Real Women Have Bodies
This was another post that was terrifying to hit "publish" on. I truly hope from the bottom of my heart no one finds this post to be attacking or judgmental. It is meant with the utmost respect for women—all women.
For the girls who aren't naturally or effortlessly thin,
(Also known as the majority of women past the onset of puberty)
Maybe society and pop culture weren't the loudest ones saying it, but trust us: We naturally thin girls have always had someone criticizing, critiquing, and commenting on our bodies too.
Our aunts and grandparents and neighbors told us—no, dismissed us—to "go eat a sandwich" more times than we can count, always with a rather sharp tilt to their voices that we didn't realize was resentment until we got older.
We had classmates and peers shout "anorexic" at us and shame us for small-portioned lunches that were, really, all we needed to eat to feel full.
We were called "bony" or "skin and bones," and trust us, it was never meant as a compliment—and we never heard it as such. We were called "too skinny," our bodies were "boyish," and you wouldn't believe how many times we were led to believe our lack of a certain shape kept us from being "real women."
And yes, boys said "ew" when they saw us in our bathing suits too.
Maybe there were no songs about us embracing our size, but there were plenty about the perks of loving a girl with a butt—but ours were too bony to comfortably sit on laps or shake like mama gave us a damn thing.
Maybe you think we looked at Victoria's Secret models and saw body types like our own, but we just saw perfect breasts and golden tans and flawless angles that we didn't have either.
Just because we weren't called "fat" doesn't mean we weren't called names. We've been called "skinny bitch" more times than we can count, and just because those two girls decided to claim it for their book title doesn't mean the rest of us think being called "bitch" is a compliment.
"Do you ever eat?" "Go have a cheeseburger!" "You're too skinny." Maybe they don't sound like painful slights to you, but we heard them multiple times a day, every day. It was never said with a friendly tone, but always an accusatory one. Because our dietary preferences and enthusiasm for activity or even a metabolism we couldn't control were apparently personal attacks on women who didn't have our body types. And we must have an eating disorder or a massive self-esteem issue to maintain this size.
Just because you didn't see it doesn't mean that every middle-aged woman or bigger-than-size-two girl didn't look at us like we were doing something wrong when they caught a glimpse of our small waists or thigh gaps—which occurred naturally due to the shape of our pelvic bones. For every comment you heard about your weight, we heard one too.
And a lot of the time, we heard the comments about our weight and size from girls like you, who were tired of people making comments about their weight and size.
I'm not saying our struggles were or are the same, and I'm not saying girls or women of size don't have something to be angry about when it comes to pop cultures' messages about body image. They do.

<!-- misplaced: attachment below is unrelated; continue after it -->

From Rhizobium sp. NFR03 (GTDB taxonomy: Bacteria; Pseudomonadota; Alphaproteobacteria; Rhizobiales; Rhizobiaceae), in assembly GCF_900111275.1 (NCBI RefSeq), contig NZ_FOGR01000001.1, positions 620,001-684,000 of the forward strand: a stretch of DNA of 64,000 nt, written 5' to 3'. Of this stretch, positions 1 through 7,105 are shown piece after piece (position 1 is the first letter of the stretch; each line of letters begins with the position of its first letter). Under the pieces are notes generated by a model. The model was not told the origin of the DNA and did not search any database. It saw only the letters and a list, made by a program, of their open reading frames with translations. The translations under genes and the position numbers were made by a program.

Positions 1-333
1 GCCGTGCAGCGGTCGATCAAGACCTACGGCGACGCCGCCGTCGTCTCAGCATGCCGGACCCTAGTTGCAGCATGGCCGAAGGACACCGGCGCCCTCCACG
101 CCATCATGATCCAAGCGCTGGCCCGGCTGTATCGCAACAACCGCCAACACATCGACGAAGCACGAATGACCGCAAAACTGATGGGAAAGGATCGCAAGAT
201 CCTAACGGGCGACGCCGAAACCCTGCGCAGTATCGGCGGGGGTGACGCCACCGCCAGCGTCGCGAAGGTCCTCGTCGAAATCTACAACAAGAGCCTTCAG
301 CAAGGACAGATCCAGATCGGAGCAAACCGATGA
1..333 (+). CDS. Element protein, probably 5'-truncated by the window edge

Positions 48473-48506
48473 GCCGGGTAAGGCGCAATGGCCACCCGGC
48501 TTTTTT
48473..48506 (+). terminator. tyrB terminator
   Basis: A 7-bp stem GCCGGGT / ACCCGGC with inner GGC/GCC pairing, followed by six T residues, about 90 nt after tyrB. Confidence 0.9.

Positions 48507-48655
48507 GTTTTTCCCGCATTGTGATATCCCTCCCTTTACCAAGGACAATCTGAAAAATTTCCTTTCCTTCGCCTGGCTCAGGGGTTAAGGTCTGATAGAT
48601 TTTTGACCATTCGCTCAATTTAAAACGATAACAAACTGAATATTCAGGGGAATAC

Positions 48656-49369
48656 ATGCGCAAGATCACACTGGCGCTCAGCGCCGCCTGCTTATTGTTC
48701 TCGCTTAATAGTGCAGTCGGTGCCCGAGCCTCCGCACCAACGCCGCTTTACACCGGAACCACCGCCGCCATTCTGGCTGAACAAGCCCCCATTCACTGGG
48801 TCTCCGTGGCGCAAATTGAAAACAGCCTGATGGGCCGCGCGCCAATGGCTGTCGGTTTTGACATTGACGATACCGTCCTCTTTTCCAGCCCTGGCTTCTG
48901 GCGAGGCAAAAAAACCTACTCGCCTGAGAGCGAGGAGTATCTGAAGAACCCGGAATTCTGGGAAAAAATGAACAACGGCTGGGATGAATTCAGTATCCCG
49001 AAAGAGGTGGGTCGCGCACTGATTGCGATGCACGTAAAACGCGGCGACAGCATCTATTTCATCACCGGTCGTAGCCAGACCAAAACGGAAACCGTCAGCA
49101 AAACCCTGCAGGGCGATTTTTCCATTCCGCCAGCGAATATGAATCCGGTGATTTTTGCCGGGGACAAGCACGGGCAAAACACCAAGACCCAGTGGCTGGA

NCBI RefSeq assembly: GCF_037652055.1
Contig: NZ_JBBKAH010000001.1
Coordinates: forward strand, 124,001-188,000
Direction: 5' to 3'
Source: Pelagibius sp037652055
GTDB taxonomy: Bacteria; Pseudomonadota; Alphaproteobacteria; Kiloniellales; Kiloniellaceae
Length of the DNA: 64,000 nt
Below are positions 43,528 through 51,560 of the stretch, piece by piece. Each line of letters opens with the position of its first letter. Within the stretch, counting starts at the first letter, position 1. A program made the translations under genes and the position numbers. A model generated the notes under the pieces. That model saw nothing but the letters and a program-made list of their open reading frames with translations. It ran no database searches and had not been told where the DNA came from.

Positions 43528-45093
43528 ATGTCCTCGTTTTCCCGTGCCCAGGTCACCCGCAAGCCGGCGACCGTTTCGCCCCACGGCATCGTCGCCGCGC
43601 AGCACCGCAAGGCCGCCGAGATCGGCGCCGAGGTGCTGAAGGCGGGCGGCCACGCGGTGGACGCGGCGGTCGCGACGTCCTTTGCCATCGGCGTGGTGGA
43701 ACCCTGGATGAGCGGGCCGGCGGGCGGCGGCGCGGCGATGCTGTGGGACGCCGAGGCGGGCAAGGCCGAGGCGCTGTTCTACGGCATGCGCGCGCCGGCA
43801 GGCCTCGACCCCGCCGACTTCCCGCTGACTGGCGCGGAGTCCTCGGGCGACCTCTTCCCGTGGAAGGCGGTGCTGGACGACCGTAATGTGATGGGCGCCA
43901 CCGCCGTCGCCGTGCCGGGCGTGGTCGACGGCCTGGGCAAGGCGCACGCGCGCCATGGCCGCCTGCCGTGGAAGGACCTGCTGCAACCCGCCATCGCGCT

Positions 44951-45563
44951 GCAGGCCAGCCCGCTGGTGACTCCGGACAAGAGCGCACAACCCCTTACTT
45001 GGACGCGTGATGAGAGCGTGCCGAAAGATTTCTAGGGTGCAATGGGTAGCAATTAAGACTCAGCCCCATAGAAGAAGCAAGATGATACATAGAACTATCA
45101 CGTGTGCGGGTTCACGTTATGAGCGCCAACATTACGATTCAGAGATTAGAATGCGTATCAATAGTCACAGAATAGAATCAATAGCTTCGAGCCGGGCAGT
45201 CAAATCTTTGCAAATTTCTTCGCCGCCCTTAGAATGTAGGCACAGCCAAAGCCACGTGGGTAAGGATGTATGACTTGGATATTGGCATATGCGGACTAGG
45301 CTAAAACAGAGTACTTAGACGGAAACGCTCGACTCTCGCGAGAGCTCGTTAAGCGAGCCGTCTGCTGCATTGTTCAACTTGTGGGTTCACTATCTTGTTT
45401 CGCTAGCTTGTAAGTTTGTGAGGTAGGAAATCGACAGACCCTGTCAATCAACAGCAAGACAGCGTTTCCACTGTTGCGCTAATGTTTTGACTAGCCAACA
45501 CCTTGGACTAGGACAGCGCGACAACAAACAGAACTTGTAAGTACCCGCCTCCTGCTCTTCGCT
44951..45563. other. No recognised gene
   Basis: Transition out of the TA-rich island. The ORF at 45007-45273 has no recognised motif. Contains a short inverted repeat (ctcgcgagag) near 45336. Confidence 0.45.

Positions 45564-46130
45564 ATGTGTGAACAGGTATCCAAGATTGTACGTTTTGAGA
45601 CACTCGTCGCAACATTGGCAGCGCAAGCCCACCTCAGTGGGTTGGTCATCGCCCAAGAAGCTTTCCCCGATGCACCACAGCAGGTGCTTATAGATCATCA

But I am saying that it's not thin girls' fault when society treats you badly, and it doesn't give anyone an excuse to treat thin girls badly to "even the score."
Anorexia nervosa is the third most common chronic illness in adolescents, and kills 12 times more women ages 15-24 than any other cause of death.
Skinny girls aren't "lucky." And yes, we can understand what it's like to struggle with our weight. To feel gross in anything we put on. To stand in front of the mirror and hate what we see. To hear comment after comment about what we're eating and how we look. To want to just lose a few more pounds—in just a few more pounds, life will be perfect.
Body confidence and the monsters that destroy it are not inclusive or exclusive to any shape, size, or weight.
All women—and men—of all sizes, shapes, and weights are deserving of respect and privacy regarding their figures and should be free from commentary. "You're so skinny" is not a compliment, nor a welcome assessment.
Girls who aren't naturally thin, I'm sorry if you've been made to feel badly about the way you look. Truly, I am. Because I know how it feels, at least in part, and it's unacceptable that people found it appropriate to make you feel that way.
But the existence of naturally thin girls is not to blame. And if a thin girl made you feel bad, that's because she's rude. Not because she's thin.
Girls who aren't "all about that bass" are deserving of mamas' and boys' respect too, but why do we care if boys like our bodies when we talk about our self-esteem? And why do only the ones with curves get to be "real women"?
Real women have bodies. Big, small, short, tall, fat, thin, apple-shaped, pear-shaped, hourglass-shaped, rectangle-shaped, pinecone-shaped. Human-shaped.
It's admirable to be above body-shaming and embrace your size as a girl in size 6 jeans, size 10 jeans, or size 24 jeans. But the girls in size 0 jeans are just as womanly as any other woman, and insults about their bodies hurt them just as much as they hurt anyone else.
Because we're all women. We're all humans. And we're all deserving of respect and self-confidence, no matter what size jeans we wear.